Pain Control After Surgery
Pain is your body's way of telling you something is wrong. You should expect some pain after surgery. If it doesn't get better with pain medication, you might have a more serious problem.
After surgery, your doctors and nurses will ask you about your pain level. They want to make sure that you are as comfortable and pain-free as possible. Be sure to let them know if the pain relief methods they are using are not working.
You should not have to experience severe pain thanks to new and improved pain medication available. Treating pain effectively provides several benefits, including:
- Faster healing
- Fewer complications after surgery
- Earlier return home from the hospital
- Faster return to normal activities
Talking About Pain Control Before Your Surgery
It's important to let your doctor know which pain control methods have worked well or not worked well for you in the past. Also, talk to your doctor about:
- Any concerns you have about medication
- Names or types of medication that have not worked well for you
- Allergies to any medications or drugs
- Any side effects of pain medications
- Prescription and over-the-counter medications you take for other conditions
- The best way for you to take administer pain medication
Pain medications are given in one of the following ways:
Ask your nurse for pain medicine as you need it.
Pain Pills or Shots at Certain Times
Instead of waiting until you feel pain, you take medication at certain times throughout the day to keep your pain under control.
Patient Controlled Analgesia (PCA)
You give yourself pain medicine by pressing a button to inject medicine through an intravenous (IV) tube in your vein.
Patient Controlled Epidural Analgesia (PCEA)
This method gives continuous pain relief and you control your dosage (how often you get medication). Your surgeon inserts a tube in your lower back and when you press a button, the pain medication is injected through this tube.
Your doctors and nurses want to know how your pain medication is working and if you still are having any pain. If it's not working, your doctor will change your medication, how much you receive and how often you take it.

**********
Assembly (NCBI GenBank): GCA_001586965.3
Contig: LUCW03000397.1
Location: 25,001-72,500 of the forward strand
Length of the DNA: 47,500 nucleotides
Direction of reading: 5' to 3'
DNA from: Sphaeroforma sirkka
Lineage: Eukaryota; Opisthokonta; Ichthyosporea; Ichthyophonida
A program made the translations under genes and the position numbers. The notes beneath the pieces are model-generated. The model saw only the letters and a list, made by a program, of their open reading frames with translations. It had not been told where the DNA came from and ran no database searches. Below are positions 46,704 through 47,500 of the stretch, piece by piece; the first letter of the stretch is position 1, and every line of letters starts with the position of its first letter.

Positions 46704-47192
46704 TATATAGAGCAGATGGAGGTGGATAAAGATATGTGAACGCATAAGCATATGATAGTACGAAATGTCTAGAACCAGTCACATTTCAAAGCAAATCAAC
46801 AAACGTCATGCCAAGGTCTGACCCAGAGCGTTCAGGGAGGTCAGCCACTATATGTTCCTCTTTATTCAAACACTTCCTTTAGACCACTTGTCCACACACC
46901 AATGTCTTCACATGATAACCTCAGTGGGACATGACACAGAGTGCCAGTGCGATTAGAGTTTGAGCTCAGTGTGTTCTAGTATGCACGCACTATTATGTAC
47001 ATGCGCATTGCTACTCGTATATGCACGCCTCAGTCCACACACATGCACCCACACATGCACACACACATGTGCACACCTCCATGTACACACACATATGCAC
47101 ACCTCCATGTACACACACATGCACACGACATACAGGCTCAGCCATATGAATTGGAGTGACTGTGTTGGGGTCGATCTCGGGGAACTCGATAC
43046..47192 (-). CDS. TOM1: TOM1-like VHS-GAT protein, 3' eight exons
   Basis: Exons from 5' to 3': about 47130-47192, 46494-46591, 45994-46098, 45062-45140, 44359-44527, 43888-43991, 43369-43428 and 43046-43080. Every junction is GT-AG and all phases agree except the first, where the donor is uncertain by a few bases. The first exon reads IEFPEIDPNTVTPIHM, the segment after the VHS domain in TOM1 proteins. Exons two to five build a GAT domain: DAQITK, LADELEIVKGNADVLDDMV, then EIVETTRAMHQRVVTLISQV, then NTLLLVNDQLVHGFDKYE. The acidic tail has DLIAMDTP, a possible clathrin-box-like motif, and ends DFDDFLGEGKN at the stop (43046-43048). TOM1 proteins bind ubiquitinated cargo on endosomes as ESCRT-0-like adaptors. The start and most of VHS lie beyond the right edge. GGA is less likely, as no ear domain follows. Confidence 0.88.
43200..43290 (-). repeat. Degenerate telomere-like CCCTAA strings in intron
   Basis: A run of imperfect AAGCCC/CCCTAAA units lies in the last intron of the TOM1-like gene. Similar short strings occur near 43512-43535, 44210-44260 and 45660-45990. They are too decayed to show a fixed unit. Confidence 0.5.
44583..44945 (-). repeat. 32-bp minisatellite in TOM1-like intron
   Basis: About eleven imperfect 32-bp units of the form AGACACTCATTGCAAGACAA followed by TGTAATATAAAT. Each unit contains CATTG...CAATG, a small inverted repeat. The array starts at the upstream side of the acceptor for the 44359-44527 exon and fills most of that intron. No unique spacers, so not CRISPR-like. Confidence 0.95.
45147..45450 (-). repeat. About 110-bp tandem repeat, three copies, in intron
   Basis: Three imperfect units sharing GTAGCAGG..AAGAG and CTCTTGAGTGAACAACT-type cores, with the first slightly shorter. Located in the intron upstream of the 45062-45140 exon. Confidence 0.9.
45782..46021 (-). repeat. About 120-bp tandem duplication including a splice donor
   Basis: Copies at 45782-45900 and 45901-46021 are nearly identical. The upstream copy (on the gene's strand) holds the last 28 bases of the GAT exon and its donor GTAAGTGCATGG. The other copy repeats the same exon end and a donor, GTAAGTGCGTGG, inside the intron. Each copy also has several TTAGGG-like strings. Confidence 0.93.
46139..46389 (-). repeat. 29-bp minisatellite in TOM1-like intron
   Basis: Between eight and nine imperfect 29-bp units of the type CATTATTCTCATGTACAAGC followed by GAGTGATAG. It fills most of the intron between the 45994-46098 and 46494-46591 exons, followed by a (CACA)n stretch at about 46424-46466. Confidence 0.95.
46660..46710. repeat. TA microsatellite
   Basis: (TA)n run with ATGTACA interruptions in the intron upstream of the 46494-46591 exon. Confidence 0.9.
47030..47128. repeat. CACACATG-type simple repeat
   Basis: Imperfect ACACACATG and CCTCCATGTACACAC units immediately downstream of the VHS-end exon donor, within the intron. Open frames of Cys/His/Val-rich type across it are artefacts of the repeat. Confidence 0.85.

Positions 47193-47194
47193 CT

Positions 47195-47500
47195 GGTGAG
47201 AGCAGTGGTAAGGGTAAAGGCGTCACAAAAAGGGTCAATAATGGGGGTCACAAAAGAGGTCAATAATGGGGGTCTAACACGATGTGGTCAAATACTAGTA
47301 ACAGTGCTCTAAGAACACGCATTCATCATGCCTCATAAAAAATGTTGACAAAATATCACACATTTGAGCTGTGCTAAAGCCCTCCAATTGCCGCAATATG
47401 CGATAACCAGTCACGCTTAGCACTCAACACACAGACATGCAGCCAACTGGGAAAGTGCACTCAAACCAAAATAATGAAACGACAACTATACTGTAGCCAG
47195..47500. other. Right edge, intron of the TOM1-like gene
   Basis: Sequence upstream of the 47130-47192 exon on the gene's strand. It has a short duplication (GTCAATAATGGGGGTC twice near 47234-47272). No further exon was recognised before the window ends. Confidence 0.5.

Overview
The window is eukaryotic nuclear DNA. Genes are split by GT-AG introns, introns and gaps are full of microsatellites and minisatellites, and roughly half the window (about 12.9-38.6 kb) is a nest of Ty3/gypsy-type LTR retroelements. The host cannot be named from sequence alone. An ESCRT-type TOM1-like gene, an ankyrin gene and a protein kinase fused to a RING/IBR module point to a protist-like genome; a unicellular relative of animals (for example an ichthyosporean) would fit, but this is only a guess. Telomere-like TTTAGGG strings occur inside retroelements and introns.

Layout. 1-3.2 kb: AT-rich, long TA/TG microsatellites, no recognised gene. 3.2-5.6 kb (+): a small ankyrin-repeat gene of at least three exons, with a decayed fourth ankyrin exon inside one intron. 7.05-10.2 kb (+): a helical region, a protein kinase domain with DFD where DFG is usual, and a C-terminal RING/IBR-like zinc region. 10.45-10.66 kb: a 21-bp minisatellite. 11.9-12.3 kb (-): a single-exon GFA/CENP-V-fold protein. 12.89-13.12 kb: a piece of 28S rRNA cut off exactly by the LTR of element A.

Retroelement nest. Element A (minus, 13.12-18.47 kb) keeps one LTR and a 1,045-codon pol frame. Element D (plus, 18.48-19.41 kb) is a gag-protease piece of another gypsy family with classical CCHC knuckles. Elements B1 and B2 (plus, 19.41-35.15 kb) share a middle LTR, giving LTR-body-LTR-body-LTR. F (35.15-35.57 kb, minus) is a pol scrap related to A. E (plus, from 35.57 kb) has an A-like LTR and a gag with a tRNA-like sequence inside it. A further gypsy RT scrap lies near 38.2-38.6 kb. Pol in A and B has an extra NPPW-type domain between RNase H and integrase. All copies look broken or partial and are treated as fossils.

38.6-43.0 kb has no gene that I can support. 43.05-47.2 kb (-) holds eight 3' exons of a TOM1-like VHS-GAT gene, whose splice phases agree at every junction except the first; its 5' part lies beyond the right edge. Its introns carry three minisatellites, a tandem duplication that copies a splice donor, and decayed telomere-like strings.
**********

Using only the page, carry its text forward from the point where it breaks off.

Common Pain Medications after Surgery
Various factors affect how much pain or discomfort you have after surgery. Talk to your doctor about your pain management options, including different types of pain medication and possible side effects.
Common pain medications after surgery include:
Nonsteroidal anti-inflammatory drugs (NSAIDs)
Examples of this type of medication are aspirin and ibuprofen (Advil or Motrin). You usually take this medication for mild or moderate pain. You have no risk of addiction with NSAIDs and may not need stronger medication, depending on your level of pain.
Possible side effects include:
- Problems with blood clotting
- Nausea, vomiting
- Kidney problems
Opioids include drugs such as morphine and codeine. This type of medication is most often used for acute (short term) pain. Your doctor prescribes opioids right after surgery. It is rare for a patient to become addicted to opioids after surgery.
Possible side effects include:
- Nausea, vomiting, constipation
- Itching and other skin rashes
Local anesthesia relieves pain by blocking nerve signals that carry pain messages to your brain. There are more than 100 types of local anesthesia medication.
Your doctor may inject local anesthesia in one area of your body, such as an incision site. You may need several injections (shots) to control the pain. If you receive too much anesthetic, you can develop various side effects.
Acetaminophen (Tylenol is one brand) is a pain reliever that usually doesn't cause the stomach irritation that aspirin and NSAIDS can cause. If you are taking other medication, certain acetaminophen medications might be safer and more effective to take because they are less likely to interact (have reactions) with your other medications.
You probably won't use all these types of pain relievers unless your doctor directs you to do so.
Another way you can help control your pain is with breathing and relaxation exercises. Ask your doctor for more information about these techniques.